In the wake of the stunning commercial success of Wynton and Branford Marsalis, record companies rushed to put out more hip and swinging product from a generation of ferocious Black talent. They were marketed as “The Young Lions.” If some of those late-’80s and early-’90s CDs haven’t stood the test of time, it’s simply because these very young musicians were mining a somewhat conservative vein without yet knowing the wisdom of the masters.
Many of the best “Young Lion” albums featured a powerhouse drummer, someone like Jeff “Tain” Watts or Marvin “Smitty” Smith, musicians willing to embrace not just Art Blakey and Tony Williams but also the here and the now. The late Ralph Peterson Jr. had a deep pocket, an orientation toward Afro-Caribbean undulation, and a decidedly take-no-prisoners approach. In a DownBeat interview with Ted Panken, he explained, “An element of the ultra-conservative approach was too pristine for me. It didn’t have the energy of the motherland and the fire and fury of what we’ve survived as people in the Middle Passage. On the other hand, while I appreciated having no-holds-barred, I was also taught the importance of being able to express that level of freedom within the harmonic construct. I was looking for something that would be a little bit of both.”
Another notably unfettered spirit of the era was pianist Geri Allen. At that time Allen was really in the avant-garde camp, recording with slightly older experimentalists like James Newton, Andrew Cyrille, or Oliver Lake; her youthful peers included players connected to Steve Coleman and the M-Base rubric. She was the right age, but nobody thought of her as a “Young Lion” in the manner of Kenny Kirkland, Mulgrew Miller, or Donald Brown.
Three Peterson dates featuring Allen remain stunningly fresh. Two quintet sessions, V (recorded in April 1988) and Volition (February 1989), bookend the trio set Triangular (August 1988). All three were a product of Hitoshi Namekata’s Somethin’ Else label and licensed internationally to Blue Note. In the liner notes to V, Peterson gives credit to Allen: “…She was the most important element. Geri’s approach to my music was both in and out enough at the same time (in other words, perfect). Strength, sensitivity and humor were always present … She was the ‘X’-factor on the date.”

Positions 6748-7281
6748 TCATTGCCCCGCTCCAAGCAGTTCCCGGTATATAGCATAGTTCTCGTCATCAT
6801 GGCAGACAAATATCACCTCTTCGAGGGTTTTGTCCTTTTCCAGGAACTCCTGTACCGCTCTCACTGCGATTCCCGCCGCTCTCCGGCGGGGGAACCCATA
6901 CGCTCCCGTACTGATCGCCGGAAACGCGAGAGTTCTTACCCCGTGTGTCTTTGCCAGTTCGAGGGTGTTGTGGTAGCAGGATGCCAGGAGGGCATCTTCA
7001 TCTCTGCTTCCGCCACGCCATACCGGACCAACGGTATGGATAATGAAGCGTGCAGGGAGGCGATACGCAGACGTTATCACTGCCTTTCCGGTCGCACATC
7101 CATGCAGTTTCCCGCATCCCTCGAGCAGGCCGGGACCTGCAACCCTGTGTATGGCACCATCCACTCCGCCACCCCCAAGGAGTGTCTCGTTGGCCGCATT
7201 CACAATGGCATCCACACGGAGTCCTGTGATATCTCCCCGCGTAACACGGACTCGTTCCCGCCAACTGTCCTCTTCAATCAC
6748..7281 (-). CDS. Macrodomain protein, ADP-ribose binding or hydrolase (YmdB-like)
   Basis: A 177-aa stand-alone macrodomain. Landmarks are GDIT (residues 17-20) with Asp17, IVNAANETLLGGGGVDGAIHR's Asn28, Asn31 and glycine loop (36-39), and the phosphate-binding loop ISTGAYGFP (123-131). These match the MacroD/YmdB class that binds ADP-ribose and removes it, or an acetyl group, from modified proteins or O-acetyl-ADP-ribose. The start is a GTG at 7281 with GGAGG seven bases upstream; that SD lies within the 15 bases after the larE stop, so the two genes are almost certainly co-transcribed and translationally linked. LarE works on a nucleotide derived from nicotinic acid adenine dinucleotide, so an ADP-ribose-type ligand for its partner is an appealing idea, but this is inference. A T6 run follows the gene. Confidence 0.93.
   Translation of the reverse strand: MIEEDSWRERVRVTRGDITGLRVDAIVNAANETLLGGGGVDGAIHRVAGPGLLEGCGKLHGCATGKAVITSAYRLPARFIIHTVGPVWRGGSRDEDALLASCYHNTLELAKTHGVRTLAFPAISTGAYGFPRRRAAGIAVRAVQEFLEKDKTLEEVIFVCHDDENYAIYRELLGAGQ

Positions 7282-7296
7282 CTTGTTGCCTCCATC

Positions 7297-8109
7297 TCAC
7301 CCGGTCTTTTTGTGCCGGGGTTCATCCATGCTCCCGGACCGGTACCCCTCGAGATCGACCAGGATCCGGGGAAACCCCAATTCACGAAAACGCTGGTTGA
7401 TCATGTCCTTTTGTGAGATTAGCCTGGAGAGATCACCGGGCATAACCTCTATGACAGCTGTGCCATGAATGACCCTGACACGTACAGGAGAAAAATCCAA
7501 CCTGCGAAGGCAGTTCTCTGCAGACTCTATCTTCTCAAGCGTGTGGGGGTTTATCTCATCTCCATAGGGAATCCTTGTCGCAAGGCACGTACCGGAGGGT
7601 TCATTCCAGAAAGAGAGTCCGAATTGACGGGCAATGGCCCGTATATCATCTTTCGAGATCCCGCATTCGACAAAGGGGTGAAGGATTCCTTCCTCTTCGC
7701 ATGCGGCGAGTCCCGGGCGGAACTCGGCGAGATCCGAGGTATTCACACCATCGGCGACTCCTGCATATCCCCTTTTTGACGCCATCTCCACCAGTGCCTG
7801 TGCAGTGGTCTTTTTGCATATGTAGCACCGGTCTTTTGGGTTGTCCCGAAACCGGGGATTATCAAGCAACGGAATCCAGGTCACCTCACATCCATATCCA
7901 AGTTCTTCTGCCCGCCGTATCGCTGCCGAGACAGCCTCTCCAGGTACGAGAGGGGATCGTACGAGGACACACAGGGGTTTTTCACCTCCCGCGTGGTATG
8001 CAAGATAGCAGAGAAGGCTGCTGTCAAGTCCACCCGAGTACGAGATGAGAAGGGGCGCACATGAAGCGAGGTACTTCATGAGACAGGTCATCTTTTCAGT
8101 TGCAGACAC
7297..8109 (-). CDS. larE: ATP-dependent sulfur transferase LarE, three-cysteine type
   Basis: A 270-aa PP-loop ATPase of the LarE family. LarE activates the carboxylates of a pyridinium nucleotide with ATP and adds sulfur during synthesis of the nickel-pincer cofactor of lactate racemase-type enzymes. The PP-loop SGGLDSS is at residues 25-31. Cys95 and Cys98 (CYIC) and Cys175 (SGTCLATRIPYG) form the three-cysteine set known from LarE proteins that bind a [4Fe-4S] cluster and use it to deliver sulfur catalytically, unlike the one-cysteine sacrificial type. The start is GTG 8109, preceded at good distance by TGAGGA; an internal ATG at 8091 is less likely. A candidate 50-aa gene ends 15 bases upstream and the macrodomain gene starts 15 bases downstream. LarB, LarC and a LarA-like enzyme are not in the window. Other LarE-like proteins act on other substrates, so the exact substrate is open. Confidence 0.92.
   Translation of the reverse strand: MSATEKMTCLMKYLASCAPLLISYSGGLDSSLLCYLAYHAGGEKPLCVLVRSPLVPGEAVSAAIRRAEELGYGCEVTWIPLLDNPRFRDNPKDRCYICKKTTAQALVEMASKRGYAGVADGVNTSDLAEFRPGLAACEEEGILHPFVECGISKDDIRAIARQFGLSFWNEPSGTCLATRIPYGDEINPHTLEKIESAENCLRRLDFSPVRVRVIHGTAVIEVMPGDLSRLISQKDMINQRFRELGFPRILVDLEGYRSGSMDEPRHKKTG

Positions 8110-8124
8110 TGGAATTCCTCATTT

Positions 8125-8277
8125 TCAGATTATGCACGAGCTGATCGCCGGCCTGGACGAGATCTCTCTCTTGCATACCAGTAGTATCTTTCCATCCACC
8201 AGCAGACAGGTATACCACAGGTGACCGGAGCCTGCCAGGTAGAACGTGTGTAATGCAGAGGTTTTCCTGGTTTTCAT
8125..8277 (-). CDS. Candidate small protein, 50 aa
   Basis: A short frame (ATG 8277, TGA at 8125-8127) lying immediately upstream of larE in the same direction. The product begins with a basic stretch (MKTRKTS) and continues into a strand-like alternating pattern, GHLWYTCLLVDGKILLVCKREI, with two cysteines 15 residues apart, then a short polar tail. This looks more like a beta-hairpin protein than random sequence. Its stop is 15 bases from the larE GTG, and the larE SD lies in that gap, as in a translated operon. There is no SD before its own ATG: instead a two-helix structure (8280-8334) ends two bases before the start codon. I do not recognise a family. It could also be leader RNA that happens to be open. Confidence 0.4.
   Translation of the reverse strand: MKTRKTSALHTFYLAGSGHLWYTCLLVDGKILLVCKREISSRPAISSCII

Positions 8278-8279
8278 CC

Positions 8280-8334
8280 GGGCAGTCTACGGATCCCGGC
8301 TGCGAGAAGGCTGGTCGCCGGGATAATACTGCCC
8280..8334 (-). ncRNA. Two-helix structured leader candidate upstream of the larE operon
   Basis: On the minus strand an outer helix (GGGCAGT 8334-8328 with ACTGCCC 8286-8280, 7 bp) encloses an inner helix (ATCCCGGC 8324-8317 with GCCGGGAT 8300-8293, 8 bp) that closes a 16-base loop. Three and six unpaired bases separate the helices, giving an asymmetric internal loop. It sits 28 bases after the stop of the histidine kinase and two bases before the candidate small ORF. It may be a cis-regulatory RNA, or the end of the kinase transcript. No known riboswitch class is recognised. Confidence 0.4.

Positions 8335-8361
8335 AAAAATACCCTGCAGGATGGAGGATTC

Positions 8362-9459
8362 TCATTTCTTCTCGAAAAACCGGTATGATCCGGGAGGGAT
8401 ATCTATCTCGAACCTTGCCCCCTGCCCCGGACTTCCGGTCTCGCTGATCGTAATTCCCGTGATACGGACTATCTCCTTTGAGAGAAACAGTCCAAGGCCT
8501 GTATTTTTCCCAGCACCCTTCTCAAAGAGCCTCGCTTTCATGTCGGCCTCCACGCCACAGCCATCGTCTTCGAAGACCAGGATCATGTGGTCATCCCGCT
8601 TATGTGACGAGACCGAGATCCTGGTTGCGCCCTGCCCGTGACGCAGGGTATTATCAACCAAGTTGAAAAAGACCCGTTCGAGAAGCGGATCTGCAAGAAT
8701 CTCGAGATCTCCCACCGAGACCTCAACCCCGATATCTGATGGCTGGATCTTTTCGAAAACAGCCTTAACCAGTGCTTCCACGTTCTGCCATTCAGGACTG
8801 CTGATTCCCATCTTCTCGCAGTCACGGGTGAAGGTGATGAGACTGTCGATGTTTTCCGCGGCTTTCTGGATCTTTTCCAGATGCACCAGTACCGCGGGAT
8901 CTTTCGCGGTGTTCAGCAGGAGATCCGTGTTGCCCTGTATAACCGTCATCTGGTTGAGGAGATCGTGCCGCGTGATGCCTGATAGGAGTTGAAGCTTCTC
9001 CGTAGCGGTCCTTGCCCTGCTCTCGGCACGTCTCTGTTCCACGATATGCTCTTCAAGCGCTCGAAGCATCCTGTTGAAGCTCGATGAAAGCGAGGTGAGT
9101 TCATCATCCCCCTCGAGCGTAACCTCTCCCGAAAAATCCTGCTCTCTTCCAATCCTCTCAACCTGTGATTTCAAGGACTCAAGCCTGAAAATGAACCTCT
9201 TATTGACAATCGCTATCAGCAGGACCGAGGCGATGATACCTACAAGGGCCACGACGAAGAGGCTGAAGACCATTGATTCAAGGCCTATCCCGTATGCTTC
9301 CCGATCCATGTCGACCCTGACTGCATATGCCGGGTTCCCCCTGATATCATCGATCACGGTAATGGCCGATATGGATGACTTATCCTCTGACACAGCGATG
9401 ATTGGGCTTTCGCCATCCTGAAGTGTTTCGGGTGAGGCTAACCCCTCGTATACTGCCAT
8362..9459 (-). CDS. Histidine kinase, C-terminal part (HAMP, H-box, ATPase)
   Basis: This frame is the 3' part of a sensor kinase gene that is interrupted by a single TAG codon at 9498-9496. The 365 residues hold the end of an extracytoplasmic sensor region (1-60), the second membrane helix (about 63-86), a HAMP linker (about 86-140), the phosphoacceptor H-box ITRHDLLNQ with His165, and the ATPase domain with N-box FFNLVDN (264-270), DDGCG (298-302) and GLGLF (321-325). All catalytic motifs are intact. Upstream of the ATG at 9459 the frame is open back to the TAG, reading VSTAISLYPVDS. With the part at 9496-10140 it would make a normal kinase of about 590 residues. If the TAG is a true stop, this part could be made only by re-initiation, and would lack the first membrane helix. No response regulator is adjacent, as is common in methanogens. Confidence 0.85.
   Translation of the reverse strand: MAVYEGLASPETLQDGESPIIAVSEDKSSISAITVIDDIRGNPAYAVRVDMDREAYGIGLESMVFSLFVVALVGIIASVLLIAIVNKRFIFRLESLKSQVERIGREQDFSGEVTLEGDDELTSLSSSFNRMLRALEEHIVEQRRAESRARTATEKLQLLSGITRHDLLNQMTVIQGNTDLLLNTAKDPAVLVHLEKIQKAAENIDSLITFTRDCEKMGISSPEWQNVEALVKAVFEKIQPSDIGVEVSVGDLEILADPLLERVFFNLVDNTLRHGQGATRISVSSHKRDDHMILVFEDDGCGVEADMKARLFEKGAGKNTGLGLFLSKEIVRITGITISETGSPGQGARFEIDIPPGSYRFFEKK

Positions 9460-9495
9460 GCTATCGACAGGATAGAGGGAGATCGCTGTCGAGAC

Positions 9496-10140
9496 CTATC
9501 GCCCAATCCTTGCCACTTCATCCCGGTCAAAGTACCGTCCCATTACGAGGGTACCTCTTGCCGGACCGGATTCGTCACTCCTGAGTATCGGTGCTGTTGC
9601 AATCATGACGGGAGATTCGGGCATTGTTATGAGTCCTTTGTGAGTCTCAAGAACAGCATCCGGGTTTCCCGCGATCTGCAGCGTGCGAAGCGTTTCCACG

V kicks off with “Enemy Within,” a furious barrage of angular beauty, absolutely a classic of modern jazz. Within the head, Allen gets a short statement. One of her heroes was Eric Dolphy, and her jagged work with this quintet cuts through in the same way Dolphy did with Oliver Nelson. Throughout the track, Allen and Peterson are wailing, barely held together by Phil Bowler, an underrated bassist who is interactive and hot in the mix. In the notes, Peterson compares Bowler to Charles Mingus, and the album is dedicated to Mingus’ drummer Dannie Richmond, who passed away three days before the session. Harmonically and structurally, “Enemy Within” shares some qualities with the music Wynton Marsalis wrote for the 1985 masterpiece Black Codes (From the Underground), but now that aesthetic is married to a kind of surreal looseness descended from Mingus. It’s a beautiful thing.
Trumpeter Terence Blanchard and saxophonist Steve Wilson play well—Blanchard’s fleet chromaticism is a highlight on “Monief” and Wilson threads the needle perfectly on “Bebopskerony”—but V is a truly a showcase for the rhythm section. The quintet follow-up, Volition, is good too, but the most overwhelming statement of intent was made without horns.
On Triangular, Peterson and Allen are joined by stellar bassist Essiet Okon Essiet, although a fabulous, off-kilter “Just You, Just Me” with Bowler was recorded during the V sessions four months earlier. Denzil Best’s “Move” and the Monk/Best collaboration “Bemsha Swing” also feature on the set list. Best’s parents were from Barbados, and Peterson took pride in how his grandmother was born in Trinidad and raised in Barbados. It’s all connected. In the liner notes, Amiri Baraka says that “Just You, Just Me” is “another of the Monk trio classics …That’s the album that ‘busts’ Monk for his Dukishness. Just as this album ‘busts’ Peterson for his ‘Bestness’ and Geri Allen for her Monkish finery. But these are all ‘busts,’ like in stature or statue you diggggg?”
When Monk recorded “Just You, Just Me” in 1956, few guessed how influential his style would become. When Triangular was released in 1989, Allen’s concept might have seemed similarly stubborn and obscure, but these days, high-profile pianists like Jason Moran, Vijay Iyer, Craig Taborn, David Virelles, Kris Davis, and Matt Mitchell are obviously descended from her. Try the title track of Triangular, jointly composed by Allen, Essiet, and Peterson, where atonal piano cascades swirl above an odd-meter vamp. It sounds like something recorded last week, rather than over 30 years ago.
Donald Brown: Early Bird (Sunnyside, 1988)—Peterson covers Donald Brown’s “The Early Bird Gets the Short End of the Stick” on V. Brown [the subject of an Overdue Ovation feature in JT’s January/February 2021 issue—Ed.] is an excellent composer (as well as pianist), and his own recording of “Early Bird” is another classic of the era. Jeff “Tain” Watts’ fury is endlessly charismatic.
Marvin “Smitty” Smith: Keeper of the Drums (Concord Jazz, 1987)—Smitty began by playing tastefully with the masters, but by the time of his debut as a leader he’d taken his place next to Tain and Peterson as one of the loudest and fiercest. All three could be a bit much live—especially circa 1990—but in the studio, they were perfect. The first track, “Just Have Fun,” has an astounding welter of toms and cymbals, but the swing remains undeniable.